They build relationships with people who can support their career progression.
    They speak confidently about their accomplishments.
    They know what they want and influence others to get it.

According to these unwritten rules, an ideal female candidate for senior leadership is a mid-30s woman who:

  1. Wants to devote her life to her job.
  2. Doesn’t intend to have children.
  3. Can relocate to work in different parts of the world.
  4. Is motivated by money and position.
  5. Can be tough, strong and assertive.
  6. Can build good networks and negotiate for what she wants.
  7. Is able to bounce back from the inevitable attacks on her femininity.

Those who don’t conform to all the rules, and most women certainly do not, should be aware that they are swimming against a strong tide and success will be hard won.

So what does this mean to you?

Aim for the Top: Take the Initiative and Maintain Your Authenticity

This picture is not intended to deter you, just to ensure that you’re in touch with the reality of today’s organizations. This knowledge can help you make conscious and informed choices about your career and professional development as you move forward (and/or upward as the case may be).

The unwritten rules of senior leadership are unlikely to change any time soon. This doesn’t mean you have to behave like a man to climb the corporate ladder.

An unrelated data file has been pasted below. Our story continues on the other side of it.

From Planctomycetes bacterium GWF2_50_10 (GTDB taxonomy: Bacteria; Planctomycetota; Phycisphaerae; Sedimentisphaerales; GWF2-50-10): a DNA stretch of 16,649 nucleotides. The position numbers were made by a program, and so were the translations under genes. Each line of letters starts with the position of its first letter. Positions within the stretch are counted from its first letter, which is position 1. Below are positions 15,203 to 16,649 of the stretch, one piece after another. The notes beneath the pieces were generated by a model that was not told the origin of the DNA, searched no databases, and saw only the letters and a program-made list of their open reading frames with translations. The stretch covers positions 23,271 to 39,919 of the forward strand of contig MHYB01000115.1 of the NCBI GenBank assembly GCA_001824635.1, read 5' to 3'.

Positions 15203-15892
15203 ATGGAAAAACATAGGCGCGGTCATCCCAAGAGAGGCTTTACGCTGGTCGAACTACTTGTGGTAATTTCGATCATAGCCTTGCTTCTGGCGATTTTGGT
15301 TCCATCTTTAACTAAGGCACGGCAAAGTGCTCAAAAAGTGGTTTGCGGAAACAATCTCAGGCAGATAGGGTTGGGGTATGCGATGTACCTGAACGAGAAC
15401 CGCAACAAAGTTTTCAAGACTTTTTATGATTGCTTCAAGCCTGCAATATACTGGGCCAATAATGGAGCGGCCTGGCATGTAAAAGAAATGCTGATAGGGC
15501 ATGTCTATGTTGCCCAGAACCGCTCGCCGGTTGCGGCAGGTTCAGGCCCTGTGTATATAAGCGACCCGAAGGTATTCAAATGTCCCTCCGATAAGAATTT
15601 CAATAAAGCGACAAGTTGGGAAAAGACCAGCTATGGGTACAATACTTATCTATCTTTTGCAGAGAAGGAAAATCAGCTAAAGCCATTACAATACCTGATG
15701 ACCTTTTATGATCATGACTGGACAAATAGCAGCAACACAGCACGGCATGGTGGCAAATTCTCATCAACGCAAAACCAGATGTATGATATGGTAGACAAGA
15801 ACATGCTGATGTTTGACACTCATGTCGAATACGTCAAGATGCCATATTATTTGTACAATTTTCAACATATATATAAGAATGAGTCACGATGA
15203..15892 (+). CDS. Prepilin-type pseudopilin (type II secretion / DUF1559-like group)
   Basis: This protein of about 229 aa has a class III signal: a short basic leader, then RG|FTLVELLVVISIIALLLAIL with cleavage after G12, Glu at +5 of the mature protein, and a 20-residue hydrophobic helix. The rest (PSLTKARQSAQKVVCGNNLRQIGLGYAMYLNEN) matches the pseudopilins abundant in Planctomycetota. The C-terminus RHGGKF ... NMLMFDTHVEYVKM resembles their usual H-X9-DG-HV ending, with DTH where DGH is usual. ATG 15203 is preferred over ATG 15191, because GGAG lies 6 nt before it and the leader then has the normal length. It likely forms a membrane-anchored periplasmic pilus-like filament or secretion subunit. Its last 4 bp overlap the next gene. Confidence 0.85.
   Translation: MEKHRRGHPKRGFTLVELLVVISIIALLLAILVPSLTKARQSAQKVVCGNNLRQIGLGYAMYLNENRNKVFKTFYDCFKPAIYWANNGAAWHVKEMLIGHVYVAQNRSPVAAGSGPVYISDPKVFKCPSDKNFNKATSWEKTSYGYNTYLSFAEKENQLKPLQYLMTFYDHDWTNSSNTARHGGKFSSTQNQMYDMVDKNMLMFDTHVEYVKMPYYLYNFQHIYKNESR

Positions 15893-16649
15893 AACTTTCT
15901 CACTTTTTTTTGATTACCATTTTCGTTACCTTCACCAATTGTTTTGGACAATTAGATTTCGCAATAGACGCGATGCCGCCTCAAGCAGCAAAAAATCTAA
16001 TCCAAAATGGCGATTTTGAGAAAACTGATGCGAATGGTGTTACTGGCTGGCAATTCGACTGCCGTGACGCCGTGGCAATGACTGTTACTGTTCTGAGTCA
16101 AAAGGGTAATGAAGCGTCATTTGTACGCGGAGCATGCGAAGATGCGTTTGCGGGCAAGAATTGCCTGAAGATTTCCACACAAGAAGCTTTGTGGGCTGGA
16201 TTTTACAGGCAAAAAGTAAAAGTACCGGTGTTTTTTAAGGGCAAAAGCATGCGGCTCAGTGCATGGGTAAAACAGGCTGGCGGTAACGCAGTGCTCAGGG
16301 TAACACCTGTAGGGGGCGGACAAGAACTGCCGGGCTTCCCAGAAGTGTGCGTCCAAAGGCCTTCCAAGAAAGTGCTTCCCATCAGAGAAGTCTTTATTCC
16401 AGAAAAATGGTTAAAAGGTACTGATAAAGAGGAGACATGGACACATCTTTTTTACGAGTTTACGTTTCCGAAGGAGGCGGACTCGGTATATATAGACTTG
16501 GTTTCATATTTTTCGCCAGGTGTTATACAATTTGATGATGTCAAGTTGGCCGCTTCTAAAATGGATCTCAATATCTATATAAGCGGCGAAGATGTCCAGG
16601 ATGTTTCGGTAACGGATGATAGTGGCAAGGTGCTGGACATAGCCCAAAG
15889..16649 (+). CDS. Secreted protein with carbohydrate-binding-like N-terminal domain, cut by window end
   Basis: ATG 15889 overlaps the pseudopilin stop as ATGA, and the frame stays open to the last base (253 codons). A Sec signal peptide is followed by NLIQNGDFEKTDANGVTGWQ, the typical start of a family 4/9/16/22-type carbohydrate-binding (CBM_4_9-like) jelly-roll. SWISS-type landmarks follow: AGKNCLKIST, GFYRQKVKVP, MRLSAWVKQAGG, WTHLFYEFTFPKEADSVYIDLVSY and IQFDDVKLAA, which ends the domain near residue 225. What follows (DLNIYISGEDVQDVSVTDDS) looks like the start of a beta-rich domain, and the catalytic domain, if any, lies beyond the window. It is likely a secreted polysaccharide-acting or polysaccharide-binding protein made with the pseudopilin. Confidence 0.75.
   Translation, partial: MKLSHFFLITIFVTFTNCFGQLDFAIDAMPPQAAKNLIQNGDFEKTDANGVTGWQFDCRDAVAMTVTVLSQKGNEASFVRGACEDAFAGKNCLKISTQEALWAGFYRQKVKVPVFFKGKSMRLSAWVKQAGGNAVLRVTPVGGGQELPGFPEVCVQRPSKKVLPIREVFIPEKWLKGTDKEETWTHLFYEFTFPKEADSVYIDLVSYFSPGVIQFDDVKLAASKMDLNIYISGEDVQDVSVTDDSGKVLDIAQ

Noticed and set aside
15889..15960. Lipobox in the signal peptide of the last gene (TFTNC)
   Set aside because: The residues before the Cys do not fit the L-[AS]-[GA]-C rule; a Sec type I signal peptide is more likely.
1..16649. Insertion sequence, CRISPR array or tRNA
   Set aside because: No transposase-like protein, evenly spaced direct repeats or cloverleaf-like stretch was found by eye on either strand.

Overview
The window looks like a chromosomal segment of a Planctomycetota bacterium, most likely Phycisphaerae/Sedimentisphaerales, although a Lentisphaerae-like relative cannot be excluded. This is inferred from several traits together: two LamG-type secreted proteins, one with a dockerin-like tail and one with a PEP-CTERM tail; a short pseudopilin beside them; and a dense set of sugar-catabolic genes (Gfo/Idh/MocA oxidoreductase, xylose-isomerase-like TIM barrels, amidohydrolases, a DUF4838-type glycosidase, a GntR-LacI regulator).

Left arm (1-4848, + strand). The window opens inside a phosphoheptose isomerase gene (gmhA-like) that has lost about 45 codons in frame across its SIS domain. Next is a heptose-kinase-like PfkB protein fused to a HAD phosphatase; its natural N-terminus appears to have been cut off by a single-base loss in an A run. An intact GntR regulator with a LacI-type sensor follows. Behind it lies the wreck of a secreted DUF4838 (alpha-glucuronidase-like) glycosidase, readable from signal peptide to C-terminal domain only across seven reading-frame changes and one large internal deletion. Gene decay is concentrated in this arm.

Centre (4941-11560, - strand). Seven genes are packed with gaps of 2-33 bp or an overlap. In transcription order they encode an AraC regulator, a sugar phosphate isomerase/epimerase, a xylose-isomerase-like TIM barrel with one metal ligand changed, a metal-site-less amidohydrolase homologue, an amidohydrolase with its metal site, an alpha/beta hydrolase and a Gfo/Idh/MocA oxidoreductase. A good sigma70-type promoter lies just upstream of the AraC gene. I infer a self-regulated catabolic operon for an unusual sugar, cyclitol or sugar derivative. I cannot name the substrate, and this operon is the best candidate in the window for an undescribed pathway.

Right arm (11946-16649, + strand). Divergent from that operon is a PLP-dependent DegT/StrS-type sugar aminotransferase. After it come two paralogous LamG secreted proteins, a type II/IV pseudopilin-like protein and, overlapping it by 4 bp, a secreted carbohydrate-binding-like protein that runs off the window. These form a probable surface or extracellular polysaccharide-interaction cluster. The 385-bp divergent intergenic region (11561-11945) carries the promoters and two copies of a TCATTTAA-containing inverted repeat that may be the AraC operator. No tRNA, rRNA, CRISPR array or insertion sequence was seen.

Should you decide to aim for the top, I believe you should focus on six key professional development areas – doing so will help you progress your career and maintain your authenticity as a woman, and as a senior leader.

  1. Conduct due diligence on your organization to ensure you are operating within a culture and environment that make it possible for you to succeed.
  2. Develop your strategic influencing skills so that you can counter sex-role stereotyping, handle difficult situations and still maintain good working relationships while enhancing your credibility.
  3. Build strategic professional relationships to give and get support.
  4. Work with a mentor and executive coach, both internal and external to your organization.
  5. Manage your energy so that you can perform at your best for eight to 12 hours per day; be enthusiastic about getting to work in the morning, look forward to getting home in the evening, and stay healthy.
  6. Be yourself with skill – know your values as a leader and develop the ability to behave in alignment with them, even within the context of the unwritten rules.

(For in-depth advice on each area, see chapters four through nine in my book Unwritten Rules: What Women Need To Know About Leading In Today’s Organizations.)